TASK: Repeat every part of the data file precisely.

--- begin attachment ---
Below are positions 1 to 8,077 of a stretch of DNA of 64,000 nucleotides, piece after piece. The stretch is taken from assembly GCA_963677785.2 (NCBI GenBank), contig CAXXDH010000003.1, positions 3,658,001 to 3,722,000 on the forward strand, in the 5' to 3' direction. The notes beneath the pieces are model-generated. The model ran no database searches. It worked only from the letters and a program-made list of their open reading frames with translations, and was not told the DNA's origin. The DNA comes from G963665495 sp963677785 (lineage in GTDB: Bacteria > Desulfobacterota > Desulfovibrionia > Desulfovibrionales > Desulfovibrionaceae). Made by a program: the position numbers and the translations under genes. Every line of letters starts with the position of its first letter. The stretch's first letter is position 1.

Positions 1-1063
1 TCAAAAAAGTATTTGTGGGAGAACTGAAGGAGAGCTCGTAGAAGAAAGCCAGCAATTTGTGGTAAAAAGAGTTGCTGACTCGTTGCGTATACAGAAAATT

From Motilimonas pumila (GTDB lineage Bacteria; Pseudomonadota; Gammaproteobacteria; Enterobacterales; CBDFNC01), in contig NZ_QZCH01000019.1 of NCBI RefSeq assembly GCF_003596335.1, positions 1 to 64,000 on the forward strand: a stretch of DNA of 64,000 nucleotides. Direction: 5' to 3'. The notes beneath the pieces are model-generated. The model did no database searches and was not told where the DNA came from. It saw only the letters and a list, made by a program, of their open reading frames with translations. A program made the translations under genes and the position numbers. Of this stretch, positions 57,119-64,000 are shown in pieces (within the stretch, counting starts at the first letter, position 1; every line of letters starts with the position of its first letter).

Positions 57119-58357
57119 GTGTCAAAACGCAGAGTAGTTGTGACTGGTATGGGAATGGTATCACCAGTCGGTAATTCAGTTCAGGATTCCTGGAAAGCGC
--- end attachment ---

Below are positions 1 to 8,077 of a stretch of DNA of 64,000 nucleotides, piece after piece. The stretch is taken from assembly GCA_963677785.2 (NCBI GenBank), contig CAXXDH010000003.1, positions 3,658,001 to 3,722,000 on the forward strand, in the 5' to 3' direction. The notes beneath the pieces are model-generated. The model ran no database searches. It worked only from the letters and a program-made list of their open reading frames with translations, and was not told the DNA's origin. The DNA comes from G963665495 sp963677785 (lineage in GTDB: Bacteria > Desulfobacterota > Desulfovibrionia > Desulfovibrionales > Desulfovibrionaceae). Made by a program: the position numbers and the translations under genes. Every line of letters starts with the position of its first letter. The stretch's first letter is position 1.

Positions 1-1063
1 TCAAAAAAGTATTTGTGGGAGAACTGAAGGAGAGCTCGTAGAAGAAAGCCAGCAATTTGTGGTAAAAAGAGTTGCTGACTCGTTGCGTATACAGAAAATT

From Motilimonas pumila (GTDB lineage Bacteria; Pseudomonadota; Gammaproteobacteria; Enterobacterales; CBDFNC01), in contig NZ_QZCH01000019.1 of NCBI RefSeq assembly GCF_003596335.1, positions 1 to 64,000 on the forward strand: a stretch of DNA of 64,000 nucleotides. Direction: 5' to 3'. The notes beneath the pieces are model-generated. The model did no database searches and was not told where the DNA came from. It saw only the letters and a list, made by a program, of their open reading frames with translations. A program made the translations under genes and the position numbers. Of this stretch, positions 57,119-64,000 are shown in pieces (within the stretch, counting starts at the first letter, position 1; every line of letters starts with the position of its first letter).

Positions 57119-58357
57119 GTGTCAAAACGCAGAGTAGTTGTGACTGGTATGGGAATGGTATCACCAGTCGGTAATTCAGTTCAGGATTCCTGGAAAGCGC